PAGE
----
The 1st Test – What I could tell him

I apologise for the four day delay in updating, however I am sure that most people were as loath to read about the Brisbane Massacre as I was to write about it.

I shall not labour points which have been given a more than good airing in other media, England were justly humiliated, the team simply did not perform.

Flintoff’s bowling showed the opposition were not immortal and the batting of Collingwood and Pieterson have kept burning the embers of competition. Indeed the contempt with which Collingwood swatted Warne for the boundary rope suggests that Australia are more vulnerable than the score suggests.

The second test on Friday offers England a chance at complete redemption. Strauss needs to address a serious technical flaw in his hooking and Flintoff must bat with unnatural caution, but there is still more than enough talent to overcome an Australian already creaking after one test.

I for my part remain quietly confident that history will repeat itself. After the Lord’s thrashing last year, the more loquacious cons spoke of a whitewash, England found a team spirit forged in the crucible of defeat. 

Last year G McGrath flung himself over a cricket ball and found himself injured, over the weekend McGrath was restricted to a very limited part in the second inings due to a sore heel. If only an innings play can cause him problems, the famously hard pitch in Adelaide may see him off.

The lads in green will also smart from the absence of Shane Watson who would almost definitely have made the side.

Flecher’s quixotic selection policy may find England fielding two spinners at the expense of James Anderson. This is unfair to the lad but it is not possible to jettison England’s primary paceman after only one diabolical test.

The inclusion of Monty would lift the dressing room no end, and ensure that England did not live and die with the new ball.

One of the most apparent disparities I noticed over day four, in addition to the obvious ones on the pitch, was that of the commentators on Sky.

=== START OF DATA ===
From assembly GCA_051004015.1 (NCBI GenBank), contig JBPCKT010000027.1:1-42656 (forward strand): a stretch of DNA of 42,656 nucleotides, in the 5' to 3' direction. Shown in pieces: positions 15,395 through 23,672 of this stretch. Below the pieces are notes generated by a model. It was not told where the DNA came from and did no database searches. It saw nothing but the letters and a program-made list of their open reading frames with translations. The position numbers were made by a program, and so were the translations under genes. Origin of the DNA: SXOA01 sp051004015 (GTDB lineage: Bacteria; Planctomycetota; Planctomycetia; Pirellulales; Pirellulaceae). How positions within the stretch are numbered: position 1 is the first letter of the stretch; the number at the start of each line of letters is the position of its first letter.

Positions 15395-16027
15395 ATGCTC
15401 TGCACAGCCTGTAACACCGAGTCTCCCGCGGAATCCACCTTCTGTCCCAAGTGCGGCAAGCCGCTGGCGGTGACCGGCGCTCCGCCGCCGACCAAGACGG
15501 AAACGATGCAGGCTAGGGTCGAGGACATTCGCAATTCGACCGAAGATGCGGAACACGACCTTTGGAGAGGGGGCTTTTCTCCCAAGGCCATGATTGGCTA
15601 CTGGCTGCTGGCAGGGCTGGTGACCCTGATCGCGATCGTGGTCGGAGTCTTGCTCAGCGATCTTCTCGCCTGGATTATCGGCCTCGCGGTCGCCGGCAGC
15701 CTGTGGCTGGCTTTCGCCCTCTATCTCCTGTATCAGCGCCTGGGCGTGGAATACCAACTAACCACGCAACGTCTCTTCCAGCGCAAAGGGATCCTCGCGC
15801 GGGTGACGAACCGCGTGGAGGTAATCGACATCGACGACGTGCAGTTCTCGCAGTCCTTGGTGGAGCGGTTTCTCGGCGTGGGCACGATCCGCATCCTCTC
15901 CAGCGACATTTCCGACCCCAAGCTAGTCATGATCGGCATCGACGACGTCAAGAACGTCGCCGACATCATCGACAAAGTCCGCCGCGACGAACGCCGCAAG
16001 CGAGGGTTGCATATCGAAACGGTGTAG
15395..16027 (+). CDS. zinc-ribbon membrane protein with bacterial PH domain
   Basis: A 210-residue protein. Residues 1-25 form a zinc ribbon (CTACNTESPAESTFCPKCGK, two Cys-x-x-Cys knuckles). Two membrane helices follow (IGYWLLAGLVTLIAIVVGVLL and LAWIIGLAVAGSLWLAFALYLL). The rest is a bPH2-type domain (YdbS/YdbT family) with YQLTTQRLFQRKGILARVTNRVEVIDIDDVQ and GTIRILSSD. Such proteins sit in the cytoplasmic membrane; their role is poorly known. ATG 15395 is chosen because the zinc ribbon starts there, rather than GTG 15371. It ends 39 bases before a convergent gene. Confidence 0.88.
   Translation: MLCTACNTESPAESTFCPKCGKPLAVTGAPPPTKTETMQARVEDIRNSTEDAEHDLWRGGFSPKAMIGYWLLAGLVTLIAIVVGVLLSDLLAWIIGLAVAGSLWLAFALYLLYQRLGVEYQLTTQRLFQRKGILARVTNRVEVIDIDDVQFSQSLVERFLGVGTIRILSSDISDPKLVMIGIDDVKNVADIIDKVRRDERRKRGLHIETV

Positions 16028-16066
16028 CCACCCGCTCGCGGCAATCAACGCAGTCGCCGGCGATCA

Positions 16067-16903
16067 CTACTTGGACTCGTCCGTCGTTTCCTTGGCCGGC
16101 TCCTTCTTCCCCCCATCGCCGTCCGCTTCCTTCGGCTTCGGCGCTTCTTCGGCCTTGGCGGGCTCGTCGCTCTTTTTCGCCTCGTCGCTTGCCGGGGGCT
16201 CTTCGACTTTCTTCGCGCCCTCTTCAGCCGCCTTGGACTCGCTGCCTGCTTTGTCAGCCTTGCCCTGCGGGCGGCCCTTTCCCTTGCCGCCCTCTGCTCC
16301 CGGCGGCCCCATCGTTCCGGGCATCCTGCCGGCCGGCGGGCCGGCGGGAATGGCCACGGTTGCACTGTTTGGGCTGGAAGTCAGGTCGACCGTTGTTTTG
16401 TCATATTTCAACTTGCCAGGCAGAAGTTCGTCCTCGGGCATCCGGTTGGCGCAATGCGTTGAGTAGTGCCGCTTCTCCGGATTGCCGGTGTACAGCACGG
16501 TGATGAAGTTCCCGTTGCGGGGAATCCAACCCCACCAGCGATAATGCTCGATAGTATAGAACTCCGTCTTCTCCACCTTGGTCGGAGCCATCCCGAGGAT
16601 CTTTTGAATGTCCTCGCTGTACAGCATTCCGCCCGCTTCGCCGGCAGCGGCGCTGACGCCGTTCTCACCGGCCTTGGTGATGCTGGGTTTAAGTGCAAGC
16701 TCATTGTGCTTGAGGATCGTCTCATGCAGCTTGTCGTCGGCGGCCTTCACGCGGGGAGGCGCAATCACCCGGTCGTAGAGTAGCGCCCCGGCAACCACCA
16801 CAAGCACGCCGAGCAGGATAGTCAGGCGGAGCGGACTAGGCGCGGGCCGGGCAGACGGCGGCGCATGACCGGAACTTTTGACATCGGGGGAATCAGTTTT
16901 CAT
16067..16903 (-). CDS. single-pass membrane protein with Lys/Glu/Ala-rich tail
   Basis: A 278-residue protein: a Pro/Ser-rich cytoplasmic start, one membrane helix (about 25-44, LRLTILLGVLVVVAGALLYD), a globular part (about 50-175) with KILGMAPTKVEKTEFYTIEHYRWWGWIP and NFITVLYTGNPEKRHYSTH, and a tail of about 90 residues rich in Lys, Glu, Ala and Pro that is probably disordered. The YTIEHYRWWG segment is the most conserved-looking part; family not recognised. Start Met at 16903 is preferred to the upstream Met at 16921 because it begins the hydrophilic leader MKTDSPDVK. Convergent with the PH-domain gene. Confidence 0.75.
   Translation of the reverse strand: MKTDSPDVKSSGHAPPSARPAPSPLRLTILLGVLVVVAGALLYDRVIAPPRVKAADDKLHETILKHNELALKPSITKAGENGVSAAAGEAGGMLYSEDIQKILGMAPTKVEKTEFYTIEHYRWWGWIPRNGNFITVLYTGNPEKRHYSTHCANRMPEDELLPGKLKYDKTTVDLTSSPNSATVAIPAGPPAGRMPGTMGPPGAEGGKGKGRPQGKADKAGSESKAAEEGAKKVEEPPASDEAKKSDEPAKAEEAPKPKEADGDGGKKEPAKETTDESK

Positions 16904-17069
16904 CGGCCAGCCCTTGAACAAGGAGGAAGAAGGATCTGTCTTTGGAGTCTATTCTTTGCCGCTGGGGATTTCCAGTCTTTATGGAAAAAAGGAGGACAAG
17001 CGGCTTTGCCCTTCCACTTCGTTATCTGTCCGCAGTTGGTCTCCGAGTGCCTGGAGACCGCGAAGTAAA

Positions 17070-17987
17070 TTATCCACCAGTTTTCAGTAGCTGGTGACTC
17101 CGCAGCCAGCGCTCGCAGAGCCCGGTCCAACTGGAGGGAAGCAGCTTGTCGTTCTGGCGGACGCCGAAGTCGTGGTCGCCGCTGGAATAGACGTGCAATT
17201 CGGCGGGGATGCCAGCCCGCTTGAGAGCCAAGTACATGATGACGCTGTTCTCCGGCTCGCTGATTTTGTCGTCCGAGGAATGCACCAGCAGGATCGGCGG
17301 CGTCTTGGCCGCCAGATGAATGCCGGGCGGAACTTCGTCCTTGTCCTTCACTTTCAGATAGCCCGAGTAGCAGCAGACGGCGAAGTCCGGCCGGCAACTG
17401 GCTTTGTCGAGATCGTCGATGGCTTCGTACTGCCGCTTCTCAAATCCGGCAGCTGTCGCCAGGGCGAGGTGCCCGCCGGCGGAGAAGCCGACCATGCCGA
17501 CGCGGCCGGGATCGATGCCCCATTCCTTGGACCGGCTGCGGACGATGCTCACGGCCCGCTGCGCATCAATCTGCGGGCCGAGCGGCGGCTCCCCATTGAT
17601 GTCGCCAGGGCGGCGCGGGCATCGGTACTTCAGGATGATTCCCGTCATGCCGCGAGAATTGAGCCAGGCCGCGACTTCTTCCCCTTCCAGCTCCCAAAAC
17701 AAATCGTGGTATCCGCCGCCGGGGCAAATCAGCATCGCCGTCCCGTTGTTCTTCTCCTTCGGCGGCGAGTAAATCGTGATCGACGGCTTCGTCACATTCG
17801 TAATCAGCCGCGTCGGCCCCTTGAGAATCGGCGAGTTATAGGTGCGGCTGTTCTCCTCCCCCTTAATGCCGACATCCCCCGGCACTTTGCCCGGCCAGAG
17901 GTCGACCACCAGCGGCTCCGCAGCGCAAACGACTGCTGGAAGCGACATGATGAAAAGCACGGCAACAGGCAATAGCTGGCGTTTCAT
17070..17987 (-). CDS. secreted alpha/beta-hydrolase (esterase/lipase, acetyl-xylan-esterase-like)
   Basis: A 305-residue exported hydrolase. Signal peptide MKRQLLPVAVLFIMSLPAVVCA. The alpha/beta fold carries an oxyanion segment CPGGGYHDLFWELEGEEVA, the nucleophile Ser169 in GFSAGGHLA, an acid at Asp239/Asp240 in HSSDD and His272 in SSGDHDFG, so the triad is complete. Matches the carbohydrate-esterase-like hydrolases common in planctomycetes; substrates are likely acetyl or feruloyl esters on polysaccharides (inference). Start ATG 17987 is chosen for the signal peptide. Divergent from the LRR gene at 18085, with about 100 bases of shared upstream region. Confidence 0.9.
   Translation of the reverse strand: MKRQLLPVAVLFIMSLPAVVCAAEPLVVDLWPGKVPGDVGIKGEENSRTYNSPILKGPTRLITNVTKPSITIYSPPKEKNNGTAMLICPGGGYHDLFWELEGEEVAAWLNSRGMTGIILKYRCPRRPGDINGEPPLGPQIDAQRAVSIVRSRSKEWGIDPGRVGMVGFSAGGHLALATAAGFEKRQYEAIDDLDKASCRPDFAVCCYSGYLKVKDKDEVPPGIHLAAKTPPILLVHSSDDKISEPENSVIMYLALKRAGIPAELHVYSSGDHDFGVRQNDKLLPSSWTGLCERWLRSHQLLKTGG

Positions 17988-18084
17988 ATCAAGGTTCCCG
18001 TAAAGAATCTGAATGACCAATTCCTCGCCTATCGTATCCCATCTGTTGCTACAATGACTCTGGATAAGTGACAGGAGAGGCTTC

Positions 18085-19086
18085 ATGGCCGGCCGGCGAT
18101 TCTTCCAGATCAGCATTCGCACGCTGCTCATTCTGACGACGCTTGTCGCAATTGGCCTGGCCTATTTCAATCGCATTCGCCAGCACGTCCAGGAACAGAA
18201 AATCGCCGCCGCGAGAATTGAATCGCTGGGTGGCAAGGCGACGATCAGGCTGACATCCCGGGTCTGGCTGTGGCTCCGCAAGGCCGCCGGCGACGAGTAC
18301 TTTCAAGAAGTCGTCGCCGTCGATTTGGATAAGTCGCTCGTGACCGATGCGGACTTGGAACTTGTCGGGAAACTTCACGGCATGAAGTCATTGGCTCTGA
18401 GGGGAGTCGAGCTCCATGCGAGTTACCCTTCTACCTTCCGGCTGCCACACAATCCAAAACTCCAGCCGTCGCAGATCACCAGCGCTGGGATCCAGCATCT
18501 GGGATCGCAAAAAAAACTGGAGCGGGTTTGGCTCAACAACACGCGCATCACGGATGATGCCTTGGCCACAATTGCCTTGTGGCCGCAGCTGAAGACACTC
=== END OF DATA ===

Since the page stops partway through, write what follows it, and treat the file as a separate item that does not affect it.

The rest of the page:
Normally I eschew listening to the television in favour of Aggers and co on TMS, but the time lag was so pronounced it was hearing every delivery before the bowler started his run.

Sky, according to time honoured tradition of about five minutes, has alternating teams of home and away commentary. As Pieterson and Collingwood made their stand of 150, the Australians could not praise them enough.

Collingwood was hailed for batting out of himself, for his mettle under pressure and his gritty determination to hold the bridge. Pieterson had his litany of talents listed over and again and they were praised as a wonderful double act.

Every boundry was cheered and complimented.

Then in stepped the English team. Instantly the moaning started, every shot at the rope was greeted with a sharp wheeze as Atherton predicted a catch. But the worst was Boycott.

The skeletal Yorkshireman systematically took apart the career of every England player over the five days with cringeworthy self-reference. Each self-important criticism starting with “What I could tell him is…”

I earnestly hope he is after Duncan Fletcher’s job, at least then he might have to show some modicum of solidarity and respect for the England team.


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